National Toxicology Program

National Toxicology Program
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Abstract from Report I96093 on Dibromoacetic Acid

ABSTRACT

Report on the Immunotoxicity of Dibromoacetic Acid in Female Sprague Dawley Rats (CAS No. 631-64-1)

Report Date: August 2012

The following abstract presents results of a study conducted by a contract laboratory for the National Toxicology Program. The findings have not been peer reviewed and were not evaluated in accordance with the levels of evidence criteria established by NTP in March 2009. The findings and conclusions for this study should not be construed to represent the views of the NTP or the U.S. Government.


Abstract

Disinfection by-products are contaminants found in drinking water and are formed as by-products of the chlorination/ozonization processes that are used to purify water to acceptable drinking water standards. At the present time, five haloacetic acids, including dibromoacetic acid, are regulated by the United States Environmental Protection Agency such that their total concentration does not exceed 60 parts per billion (ppb) (= 60 µg/L) (Boorman, 1999; Richardson et al., 2007). The potential for drinking water contaminants to adversely affect the immune system is a concern of both the EPA and the National Institute of Environmental Health Sciences. Previous studies in B6C3F1 mice evaluating the effects of DBA exposure at doses of 125, 500 and 1000 mg/L for 28 days in the drinking water demonstrated no effects on immune function, although thymus weight was decreased at the two highest dose levels (Smith et al., 2010).

The National Toxicology Program requested that a dose range-finding study be conducted to establish the potential effects of DBA on the immune system. These studies were conducted in female Sprague Dawley Rats. Five DBA concentrations (125, 250, 500, 1000, and 2000 mg/L) were utilized and administered for 28 days via the drinking water.

Female Sprague Dawley rats demonstrated significant decreases in both terminal body weights and in body weight gain when exposed for 28 days to DBA via the drinking water. In animals exposed at 1000 mg/L, body weight was decreased 5% and body weight gain was decreased 13% after 28 days of exposure. In animals exposed to 2000 mg/L DBA, body weight and body weight gain were decreased by 9% and 31%, respectively, following 28 days of exposure. The decreases in weight at the 2000 mg/L dose were due, in part, to decreased water consumption by the animals in this dose group. The weights of major organs of the immune system, i.e. the thymus and the spleen, were unaffected overall following DBA exposure, while liver weights were significantly increased in a dose-related manner. Effects on several hematological parameters were also observed, suggesting that DBA exposure produces anemia in female Sprague Dawley rats. Specifically, hemoglobin concentration was decreased at doses ≥ 500 mg/L, mean corpuscular hemoglobin was decreased at doses ≥ 1000 mg/L, and hematocrit and mean corpuscular volume were each significantly decreased at the 2000 mg/L treatment level.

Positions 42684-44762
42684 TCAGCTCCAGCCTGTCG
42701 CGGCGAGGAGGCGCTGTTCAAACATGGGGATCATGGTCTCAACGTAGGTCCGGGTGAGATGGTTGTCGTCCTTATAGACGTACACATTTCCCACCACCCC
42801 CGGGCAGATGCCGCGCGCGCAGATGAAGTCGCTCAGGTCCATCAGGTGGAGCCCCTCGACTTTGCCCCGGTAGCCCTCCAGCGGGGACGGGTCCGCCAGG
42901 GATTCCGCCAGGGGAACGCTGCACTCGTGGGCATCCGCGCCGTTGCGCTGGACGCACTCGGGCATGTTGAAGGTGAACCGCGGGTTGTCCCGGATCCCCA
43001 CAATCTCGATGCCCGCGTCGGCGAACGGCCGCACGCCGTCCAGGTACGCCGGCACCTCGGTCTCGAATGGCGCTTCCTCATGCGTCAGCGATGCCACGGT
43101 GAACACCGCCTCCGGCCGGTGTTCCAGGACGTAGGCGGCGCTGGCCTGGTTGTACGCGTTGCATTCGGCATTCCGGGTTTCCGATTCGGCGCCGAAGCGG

Total splenocyte numbers were decreased at the 1000 mg/L and 2000 mg/L dose groups in one study but unaffected in two other studies. The latter is consistent with the lack of effects on spleen weight and there was no apparent reason for the differential results. The absolute values of splenic total T cells, TH, and natural killer cells were all significantly decreased at doses ≥ 1000 mg/L, while TCTL cells were decreased at 2000 mg/L DBA only. Absolute numbers of B cells and macrophages were unaffected. When evaluated as a percentage of total cell numbers, splenic B cells, TCTL cells, NK cells, and macrophages were unaffected by DBA exposure. In contrast, the percentages of T cells and TH cells were significantly decreased following DBA exposure.

No effects were observed on either the antibody-forming cell response to sheep erythrocytes or the serum IgM antibody levels to keyhole limpet hemocyanin, suggesting that DBA exposure does not adversely affect humoral immunity. In addition, cell-mediated immunity was unaffected, as evidenced by a lack of effect on both the anti-CD3 proliferative response and the delayed-type hypersensitivity response to Candida albicans. Furthermore, no effects on innate immunity were observed in either natural killer cell activity or the activity of the fixed tissue macrophages of the mononuclear phagocytic system. While hematological, body weight, and liver weight effects were observed, the results of the immunology studies suggest that DBA does not affect immune function when administered to female Sprague Dawley rats for 28 days via the drinking water.

References

 Boorman G.A. (1999). Drinking water disinfection byproducts: review and approach to toxicity evaluation. Environ Health Perspect, 107 Suppl 1:207-217.

Richardson S.D., Plewa M.J., Wagner E.D., Schoeny R., & Demarini D.M. (2007). Occurrence, genotoxicity, and carcinogenicity of regulated and emerging disinfection byproductes in drinking water: A review and roadmap for research. Mutat Res., 636:178-242.

Smith M.J., Germolec D.R., Luebke R.W., Sheth C.M., Auttachoat W., Guo T.L., & White K.L. (2010). Immunotoxicity of dibromoacetic acid administered via drinking wter to female B6C3F1 mice. J Immunotoxicol 7(4):333-43.


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